House panel aims to bolster security law

WASHINGTON, D.C.—The House Science Committee plans to make another push to update a 1989 law that requires civilian agencies to take measures to protect their computer systems, according to Rep. Constance Morella (R-Md.), chairwoman of the Technology Subcommittee of the House Science Committee.

The new bill, which could be introduced as early as next week, would revamp the 10-year-old Computer Security Act. The bill will closely resemble the Computer Security Enhancement Act of 1997, which the House passed only to have it die in the Senate last year, said Morella, speaking at a symposium sponsored by the SmartCard Forum.

Like the 1997 bill, the proposed legislation would tap the National Institute of Standards and Technology as the lead agency for information security. The preceding bill also would have required NIST to promote federal use of commercial off-the-shelf products for civilian security needs.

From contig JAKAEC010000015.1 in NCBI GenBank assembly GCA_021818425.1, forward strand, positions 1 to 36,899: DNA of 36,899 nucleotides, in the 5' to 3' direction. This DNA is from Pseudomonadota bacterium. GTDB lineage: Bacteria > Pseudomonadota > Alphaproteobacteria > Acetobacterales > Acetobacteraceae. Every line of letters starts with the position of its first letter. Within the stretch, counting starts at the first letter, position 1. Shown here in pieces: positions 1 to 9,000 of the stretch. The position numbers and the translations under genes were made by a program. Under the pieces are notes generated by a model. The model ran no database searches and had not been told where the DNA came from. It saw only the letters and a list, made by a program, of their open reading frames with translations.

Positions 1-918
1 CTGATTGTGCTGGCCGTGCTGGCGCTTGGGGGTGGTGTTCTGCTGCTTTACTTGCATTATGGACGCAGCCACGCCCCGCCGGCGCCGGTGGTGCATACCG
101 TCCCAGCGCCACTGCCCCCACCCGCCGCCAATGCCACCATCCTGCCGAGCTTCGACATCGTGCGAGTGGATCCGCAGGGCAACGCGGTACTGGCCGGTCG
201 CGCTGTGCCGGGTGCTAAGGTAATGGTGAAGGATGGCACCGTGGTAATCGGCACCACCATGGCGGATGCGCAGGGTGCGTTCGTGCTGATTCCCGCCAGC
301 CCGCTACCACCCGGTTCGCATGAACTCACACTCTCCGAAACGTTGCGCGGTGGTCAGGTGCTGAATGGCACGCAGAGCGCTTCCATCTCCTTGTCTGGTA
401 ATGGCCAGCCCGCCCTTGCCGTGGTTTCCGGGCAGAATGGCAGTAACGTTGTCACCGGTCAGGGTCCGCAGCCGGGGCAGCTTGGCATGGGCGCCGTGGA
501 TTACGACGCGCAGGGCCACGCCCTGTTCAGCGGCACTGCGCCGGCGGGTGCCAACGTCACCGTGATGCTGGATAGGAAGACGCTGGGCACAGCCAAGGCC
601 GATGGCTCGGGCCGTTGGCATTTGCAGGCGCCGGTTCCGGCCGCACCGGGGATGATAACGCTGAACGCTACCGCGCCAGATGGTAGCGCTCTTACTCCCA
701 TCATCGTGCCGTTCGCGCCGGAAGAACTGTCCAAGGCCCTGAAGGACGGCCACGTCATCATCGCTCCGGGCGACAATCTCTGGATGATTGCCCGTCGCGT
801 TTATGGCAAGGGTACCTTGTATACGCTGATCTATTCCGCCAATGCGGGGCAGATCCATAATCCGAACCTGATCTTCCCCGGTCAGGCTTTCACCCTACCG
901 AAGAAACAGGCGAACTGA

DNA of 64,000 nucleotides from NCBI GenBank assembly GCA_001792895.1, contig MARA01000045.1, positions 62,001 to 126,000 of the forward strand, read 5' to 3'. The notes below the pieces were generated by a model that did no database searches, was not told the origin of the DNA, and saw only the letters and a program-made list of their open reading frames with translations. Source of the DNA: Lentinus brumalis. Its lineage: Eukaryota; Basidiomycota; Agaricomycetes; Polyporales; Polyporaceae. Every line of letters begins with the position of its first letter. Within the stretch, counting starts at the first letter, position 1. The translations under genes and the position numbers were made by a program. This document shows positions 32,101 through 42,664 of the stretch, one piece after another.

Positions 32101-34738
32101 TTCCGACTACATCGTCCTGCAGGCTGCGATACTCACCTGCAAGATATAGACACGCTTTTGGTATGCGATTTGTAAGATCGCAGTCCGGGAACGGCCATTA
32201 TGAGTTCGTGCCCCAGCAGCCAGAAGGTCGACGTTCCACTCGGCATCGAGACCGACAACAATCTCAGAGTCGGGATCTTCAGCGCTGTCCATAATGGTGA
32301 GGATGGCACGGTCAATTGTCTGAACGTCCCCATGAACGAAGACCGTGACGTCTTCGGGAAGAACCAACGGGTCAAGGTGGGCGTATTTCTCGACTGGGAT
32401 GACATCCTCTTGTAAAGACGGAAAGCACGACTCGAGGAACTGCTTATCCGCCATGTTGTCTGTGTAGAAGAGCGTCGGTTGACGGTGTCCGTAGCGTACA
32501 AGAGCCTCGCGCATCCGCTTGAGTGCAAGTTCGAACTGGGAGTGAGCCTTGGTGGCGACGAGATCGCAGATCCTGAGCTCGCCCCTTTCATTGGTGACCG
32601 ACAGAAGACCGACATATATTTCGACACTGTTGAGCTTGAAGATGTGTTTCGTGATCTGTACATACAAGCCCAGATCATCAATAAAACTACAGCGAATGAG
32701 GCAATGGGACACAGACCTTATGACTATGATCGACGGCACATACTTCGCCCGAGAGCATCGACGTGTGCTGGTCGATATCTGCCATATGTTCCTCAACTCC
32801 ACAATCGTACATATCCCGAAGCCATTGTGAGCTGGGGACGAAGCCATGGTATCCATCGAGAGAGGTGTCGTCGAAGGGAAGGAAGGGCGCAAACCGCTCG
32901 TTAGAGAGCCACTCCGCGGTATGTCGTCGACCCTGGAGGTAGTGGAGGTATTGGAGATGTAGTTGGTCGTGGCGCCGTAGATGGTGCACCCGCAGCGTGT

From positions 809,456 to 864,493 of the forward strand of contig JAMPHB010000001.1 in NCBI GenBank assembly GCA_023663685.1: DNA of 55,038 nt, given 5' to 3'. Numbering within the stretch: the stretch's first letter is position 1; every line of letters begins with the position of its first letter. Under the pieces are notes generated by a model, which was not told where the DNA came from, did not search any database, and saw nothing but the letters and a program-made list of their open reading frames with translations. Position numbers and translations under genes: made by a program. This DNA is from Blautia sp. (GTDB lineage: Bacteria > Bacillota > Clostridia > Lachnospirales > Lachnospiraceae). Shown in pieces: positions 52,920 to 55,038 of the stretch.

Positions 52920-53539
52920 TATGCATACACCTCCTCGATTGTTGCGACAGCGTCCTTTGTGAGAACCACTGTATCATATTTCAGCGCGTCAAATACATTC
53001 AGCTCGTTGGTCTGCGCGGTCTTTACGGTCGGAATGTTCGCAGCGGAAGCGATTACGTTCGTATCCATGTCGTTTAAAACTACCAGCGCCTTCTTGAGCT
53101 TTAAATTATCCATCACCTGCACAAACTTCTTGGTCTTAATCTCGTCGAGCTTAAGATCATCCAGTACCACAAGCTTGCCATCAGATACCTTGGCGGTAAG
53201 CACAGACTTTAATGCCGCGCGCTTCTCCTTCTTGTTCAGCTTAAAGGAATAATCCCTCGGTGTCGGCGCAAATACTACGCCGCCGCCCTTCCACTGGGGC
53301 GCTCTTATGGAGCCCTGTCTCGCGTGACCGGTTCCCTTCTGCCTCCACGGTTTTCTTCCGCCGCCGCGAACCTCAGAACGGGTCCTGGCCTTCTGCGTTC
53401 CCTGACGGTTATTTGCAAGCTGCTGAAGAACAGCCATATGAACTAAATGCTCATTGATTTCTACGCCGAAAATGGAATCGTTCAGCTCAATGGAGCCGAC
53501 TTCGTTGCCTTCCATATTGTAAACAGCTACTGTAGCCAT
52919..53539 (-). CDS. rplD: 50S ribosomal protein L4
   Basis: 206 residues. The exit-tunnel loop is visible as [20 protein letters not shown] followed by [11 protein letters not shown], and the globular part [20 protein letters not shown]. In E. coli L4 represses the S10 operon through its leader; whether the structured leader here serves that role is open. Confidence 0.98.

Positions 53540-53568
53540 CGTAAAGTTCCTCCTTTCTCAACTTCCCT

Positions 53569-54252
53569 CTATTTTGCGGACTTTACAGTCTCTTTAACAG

The committee first began its effort to revamp the existing law to reflect the proliferation of network technology that has left agency data more vulnerable to corruption and theft, Morella said in 1997.

Featured

  • Defense
    Ryan D. McCarthy being sworn in as Army Secretary Oct. 10, 2019. (Photo credit: Sgt. Dana Clarke/U.S. Army)

    Army wants to spend nearly $1B on cloud, data by 2025

    Army Secretary Ryan McCarthy said lack of funding or a potential delay in the JEDI cloud bid "strikes to the heart of our concern."

  • Congress
    Rep. Jim Langevin (D-R.I.) at the Hack the Capitol conference Sept. 20, 2018

    Jim Langevin's view from the Hill

    As chairman of of the Intelligence and Emerging Threats and Capabilities subcommittee of the House Armed Services Committe and a member of the House Homeland Security Committee, Rhode Island Democrat Jim Langevin is one of the most influential voices on cybersecurity in Congress.

Stay Connected

FCW INSIDER

Sign up for our newsletter.

I agree to this site's Privacy Policy.